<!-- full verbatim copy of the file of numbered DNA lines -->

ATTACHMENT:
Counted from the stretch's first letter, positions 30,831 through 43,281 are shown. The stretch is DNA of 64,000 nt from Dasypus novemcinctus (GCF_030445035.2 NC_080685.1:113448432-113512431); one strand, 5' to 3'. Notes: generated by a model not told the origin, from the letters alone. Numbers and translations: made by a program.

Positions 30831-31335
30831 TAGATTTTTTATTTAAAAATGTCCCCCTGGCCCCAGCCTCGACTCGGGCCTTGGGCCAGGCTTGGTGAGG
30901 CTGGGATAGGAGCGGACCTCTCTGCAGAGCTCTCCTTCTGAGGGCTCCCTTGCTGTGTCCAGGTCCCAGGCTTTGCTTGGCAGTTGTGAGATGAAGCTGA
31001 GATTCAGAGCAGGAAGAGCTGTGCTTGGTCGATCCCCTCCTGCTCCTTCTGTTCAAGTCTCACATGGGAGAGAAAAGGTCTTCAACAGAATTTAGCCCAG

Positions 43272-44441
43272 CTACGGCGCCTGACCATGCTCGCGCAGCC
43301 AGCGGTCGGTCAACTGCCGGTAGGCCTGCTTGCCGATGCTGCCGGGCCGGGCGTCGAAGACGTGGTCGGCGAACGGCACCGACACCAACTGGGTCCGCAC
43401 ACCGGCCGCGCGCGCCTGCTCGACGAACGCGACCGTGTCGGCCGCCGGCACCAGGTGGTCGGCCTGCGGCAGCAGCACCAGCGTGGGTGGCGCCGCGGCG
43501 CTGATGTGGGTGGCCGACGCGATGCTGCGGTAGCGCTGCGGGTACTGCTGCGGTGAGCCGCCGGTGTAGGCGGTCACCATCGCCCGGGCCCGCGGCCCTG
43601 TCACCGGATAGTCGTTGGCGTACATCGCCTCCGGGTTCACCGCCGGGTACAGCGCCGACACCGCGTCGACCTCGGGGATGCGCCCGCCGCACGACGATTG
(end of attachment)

Counted from the stretch's first letter, positions 30,831 through 43,281 are shown. The stretch is DNA of 64,000 nt from Dasypus novemcinctus (GCF_030445035.2 NC_080685.1:113448432-113512431); one strand, 5' to 3'. Notes: generated by a model not told the origin, from the letters alone. Numbers and translations: made by a program.

Positions 30831-31335
30831 TAGATTTTTTATTTAAAAATGTCCCCCTGGCCCCAGCCTCGACTCGGGCCTTGGGCCAGGCTTGGTGAGG
30901 CTGGGATAGGAGCGGACCTCTCTGCAGAGCTCTCCTTCTGAGGGCTCCCTTGCTGTGTCCAGGTCCCAGGCTTTGCTTGGCAGTTGTGAGATGAAGCTGA
31001 GATTCAGAGCAGGAAGAGCTGTGCTTGGTCGATCCCCTCCTGCTCCTTCTGTTCAAGTCTCACATGGGAGAGAAAAGGTCTTCAACAGAATTTAGCCCAG

Positions 43272-44441
43272 CTACGGCGCCTGACCATGCTCGCGCAGCC
43301 AGCGGTCGGTCAACTGCCGGTAGGCCTGCTTGCCGATGCTGCCGGGCCGGGCGTCGAAGACGTGGTCGGCGAACGGCACCGACACCAACTGGGTCCGCAC
43401 ACCGGCCGCGCGCGCCTGCTCGACGAACGCGACCGTGTCGGCCGCCGGCACCAGGTGGTCGGCCTGCGGCAGCAGCACCAGCGTGGGTGGCGCCGCGGCG
43501 CTGATGTGGGTGGCCGACGCGATGCTGCGGTAGCGCTGCGGGTACTGCTGCGGTGAGCCGCCGGTGTAGGCGGTCACCATCGCCCGGGCCCGCGGCCCTG
43601 TCACCGGATAGTCGTTGGCGTACATCGCCTCCGGGTTCACCGCCGGGTACAGCGCCGACACCGCGTCGACCTCGGGGATGCGCCCGCCGCACGACGATTG